Decades of Horror 1970s Episode 86 — Lake of Dracula (1971)At one time, because it was so hard to get, Toho’s Legacy of Dracula trilogy was thought of as a holy grail by fans of Toho and vampire movies. Through the wonders of the world in which we live, all three films are available via streaming sources and as Arrow Video Blu-rays, repackaged as The Bloodthirsty Trilogy: Vampire Doll (1970), Lake of Dracula (1971), and Evil of Dracula (1974). Written by Ei Ogawa and Masaru Takesue, Lake of Dracula (the middle volume in the trilogy directed by Michio Yamamoto), tells the story of a Japanese descendant of Dracula in search of women to serve as his “brides.” Owing to the film’s title, it comes as no surprise that he hunts these women on the shores of a lake. The action soon moves to the vampire’s secluded home, a castle that looks curiously European, and an all-out battle ensues between one of the women’s boyfriends and Dracula’s descendant. Of course, the Grue Crew was excited to see Lake of Dracula and, it should again be no surprise, Bill is the only one to have previously viewed Lake of Dracula. Even so, he was excited to see a visually improved version. Everyone thought the film looked very much like what you would expect a Japanese version of a Hammer Film to look like. Bill surfaced several logic flaws in the story and the lack-of-depth of the characters but loved the look of the film. The somewhat plodding and visually muted early portions of the film were a distraction to Doc and Chad. However, Doc thought the final fight sequence was one of the better vampire battles he’d seen, and Chad thought the vampire himself (Shin Kishida) was the best part of Lake of Dracula. Jeff probably liked the film the most but couldn’t argue against the existence of the plot flaws and the generally lackluster early portion of the film. His judgment was understandably clouded by his infatuation with the porcelain-faced vampire bride. The entire crew agrees, whatever you do, don’t miss the scene with the crescent wrench-wielding KyÃ»saku (Kaku Takashina). It defies … logic? Or physics? Or surely, something? Even though Lake of Dracula is not the best vampire movie you will ever see, it is definitely worth watching for the place it holds in horror history as Toho’s contribution to vampire film canon and its unique take on vampire lore. We want to hear from you — the coolest, grooviest fans: leave us a message or leave a comment on the site or email the Decades of Horror 1970s podcast hosts at email@example.com.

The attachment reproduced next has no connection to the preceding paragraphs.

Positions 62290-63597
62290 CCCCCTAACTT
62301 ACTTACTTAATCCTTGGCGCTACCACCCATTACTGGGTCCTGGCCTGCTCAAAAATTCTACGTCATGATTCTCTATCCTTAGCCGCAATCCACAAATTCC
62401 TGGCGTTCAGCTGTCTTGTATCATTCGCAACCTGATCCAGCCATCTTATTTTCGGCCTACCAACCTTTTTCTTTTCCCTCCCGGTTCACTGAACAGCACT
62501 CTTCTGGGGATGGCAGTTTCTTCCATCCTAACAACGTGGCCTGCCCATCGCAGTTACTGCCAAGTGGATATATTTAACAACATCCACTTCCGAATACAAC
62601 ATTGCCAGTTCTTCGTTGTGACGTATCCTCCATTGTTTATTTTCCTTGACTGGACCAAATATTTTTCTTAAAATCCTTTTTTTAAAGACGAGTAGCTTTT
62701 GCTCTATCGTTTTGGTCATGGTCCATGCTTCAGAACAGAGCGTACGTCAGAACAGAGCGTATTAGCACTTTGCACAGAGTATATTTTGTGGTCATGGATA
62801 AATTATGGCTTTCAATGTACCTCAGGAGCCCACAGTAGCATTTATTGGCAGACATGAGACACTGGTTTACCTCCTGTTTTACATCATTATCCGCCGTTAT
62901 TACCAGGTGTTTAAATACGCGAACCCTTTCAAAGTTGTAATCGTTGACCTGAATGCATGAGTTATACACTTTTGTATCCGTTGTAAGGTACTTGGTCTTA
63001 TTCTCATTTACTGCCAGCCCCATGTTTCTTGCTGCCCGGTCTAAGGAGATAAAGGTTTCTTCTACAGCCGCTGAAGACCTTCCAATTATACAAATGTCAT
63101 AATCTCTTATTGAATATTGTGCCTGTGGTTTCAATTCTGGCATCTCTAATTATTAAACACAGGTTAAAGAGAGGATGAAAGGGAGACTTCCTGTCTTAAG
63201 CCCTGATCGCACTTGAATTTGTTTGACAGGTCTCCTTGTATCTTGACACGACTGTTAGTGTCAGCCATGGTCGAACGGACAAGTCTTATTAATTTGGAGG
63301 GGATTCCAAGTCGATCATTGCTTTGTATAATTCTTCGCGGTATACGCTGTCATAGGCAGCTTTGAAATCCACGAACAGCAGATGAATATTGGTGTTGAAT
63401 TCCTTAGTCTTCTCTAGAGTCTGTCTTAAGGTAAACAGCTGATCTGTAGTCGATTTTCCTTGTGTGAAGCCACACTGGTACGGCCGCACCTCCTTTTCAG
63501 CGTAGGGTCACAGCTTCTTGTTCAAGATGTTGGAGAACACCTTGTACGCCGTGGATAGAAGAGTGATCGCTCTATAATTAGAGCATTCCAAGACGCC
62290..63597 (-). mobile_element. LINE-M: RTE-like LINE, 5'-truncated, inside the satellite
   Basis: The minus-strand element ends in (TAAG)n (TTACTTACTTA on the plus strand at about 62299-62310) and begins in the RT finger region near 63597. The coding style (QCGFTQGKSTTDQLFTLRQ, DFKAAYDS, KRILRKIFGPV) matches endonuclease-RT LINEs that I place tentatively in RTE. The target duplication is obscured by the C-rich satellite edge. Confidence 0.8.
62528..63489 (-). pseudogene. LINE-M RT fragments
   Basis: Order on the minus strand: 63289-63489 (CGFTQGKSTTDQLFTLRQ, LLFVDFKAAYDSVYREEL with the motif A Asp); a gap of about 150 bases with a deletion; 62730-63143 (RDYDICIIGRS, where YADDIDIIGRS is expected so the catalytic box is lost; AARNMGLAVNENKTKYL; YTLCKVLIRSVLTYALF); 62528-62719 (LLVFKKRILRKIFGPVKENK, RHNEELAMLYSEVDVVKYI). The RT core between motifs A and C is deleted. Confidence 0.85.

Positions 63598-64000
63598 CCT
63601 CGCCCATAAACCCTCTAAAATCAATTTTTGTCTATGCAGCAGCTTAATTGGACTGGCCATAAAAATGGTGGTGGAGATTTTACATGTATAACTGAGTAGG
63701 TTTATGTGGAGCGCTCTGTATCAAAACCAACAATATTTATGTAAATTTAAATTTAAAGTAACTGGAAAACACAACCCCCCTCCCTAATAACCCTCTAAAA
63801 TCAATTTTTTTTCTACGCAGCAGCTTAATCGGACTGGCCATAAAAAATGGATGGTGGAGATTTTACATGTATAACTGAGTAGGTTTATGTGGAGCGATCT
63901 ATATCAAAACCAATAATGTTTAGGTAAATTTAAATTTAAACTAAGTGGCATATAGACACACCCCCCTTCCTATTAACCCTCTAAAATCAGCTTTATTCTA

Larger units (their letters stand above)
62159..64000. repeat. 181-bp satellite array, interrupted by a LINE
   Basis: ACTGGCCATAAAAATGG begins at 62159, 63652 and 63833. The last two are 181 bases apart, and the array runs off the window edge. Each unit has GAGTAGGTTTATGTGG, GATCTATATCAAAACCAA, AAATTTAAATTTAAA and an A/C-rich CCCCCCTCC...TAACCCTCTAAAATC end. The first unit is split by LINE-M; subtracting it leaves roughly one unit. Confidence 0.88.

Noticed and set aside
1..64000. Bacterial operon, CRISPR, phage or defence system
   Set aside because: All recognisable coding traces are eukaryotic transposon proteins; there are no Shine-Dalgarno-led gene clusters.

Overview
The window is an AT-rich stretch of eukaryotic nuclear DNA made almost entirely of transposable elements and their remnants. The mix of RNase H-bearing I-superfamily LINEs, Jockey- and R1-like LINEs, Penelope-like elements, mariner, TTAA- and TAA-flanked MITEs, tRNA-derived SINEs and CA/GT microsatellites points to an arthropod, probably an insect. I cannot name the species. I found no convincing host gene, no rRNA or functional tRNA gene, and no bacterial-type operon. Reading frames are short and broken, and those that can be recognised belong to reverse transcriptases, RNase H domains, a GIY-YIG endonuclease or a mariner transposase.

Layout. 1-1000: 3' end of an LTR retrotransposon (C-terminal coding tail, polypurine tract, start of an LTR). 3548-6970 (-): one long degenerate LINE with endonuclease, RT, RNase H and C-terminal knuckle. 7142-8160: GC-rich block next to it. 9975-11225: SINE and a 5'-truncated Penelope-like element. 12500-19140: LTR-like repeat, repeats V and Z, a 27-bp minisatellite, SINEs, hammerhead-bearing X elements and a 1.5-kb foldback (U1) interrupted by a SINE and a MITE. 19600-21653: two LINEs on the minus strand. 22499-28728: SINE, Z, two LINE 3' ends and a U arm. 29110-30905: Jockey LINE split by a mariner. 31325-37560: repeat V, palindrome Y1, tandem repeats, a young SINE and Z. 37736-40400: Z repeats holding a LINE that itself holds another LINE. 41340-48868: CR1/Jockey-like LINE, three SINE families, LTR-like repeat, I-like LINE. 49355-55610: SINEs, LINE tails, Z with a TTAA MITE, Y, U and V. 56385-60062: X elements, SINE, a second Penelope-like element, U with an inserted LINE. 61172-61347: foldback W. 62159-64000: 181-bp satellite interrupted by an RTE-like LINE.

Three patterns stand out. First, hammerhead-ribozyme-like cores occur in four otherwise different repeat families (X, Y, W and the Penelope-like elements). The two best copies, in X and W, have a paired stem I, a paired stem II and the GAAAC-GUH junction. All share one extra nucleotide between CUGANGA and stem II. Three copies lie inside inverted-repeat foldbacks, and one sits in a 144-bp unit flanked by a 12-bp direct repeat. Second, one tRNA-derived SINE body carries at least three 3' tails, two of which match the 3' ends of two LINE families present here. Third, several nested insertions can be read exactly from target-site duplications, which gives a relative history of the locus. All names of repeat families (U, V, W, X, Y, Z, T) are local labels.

Any of you fans of the Netflix series SLASHER? It’s about to roll out its third season on the streaming service – and if you have yet to get on the SLASHER bus – you’ve got a little over a week to binge-watch those first two seasons. If you decide to go into Season Three […]
December is upon us and winter is whistling down from the north. This years horror fans are treated to a holiday gift from director Michael Dougherty, his yule-time instant classic Krampus. The grue-crew review and rave about the effect heavy monster fest. Dave begins the HORROR NEWS OF THE WEEK segment with news about a […]
It’s that time of year again, time to take a look back at the past twelve months of horror films in theaters, VOD or film festivals. The “best of” will garner some attention later this month, but for episode 193, the Grue-crew are going to get the unpleasantaries out of the way, taking a long […]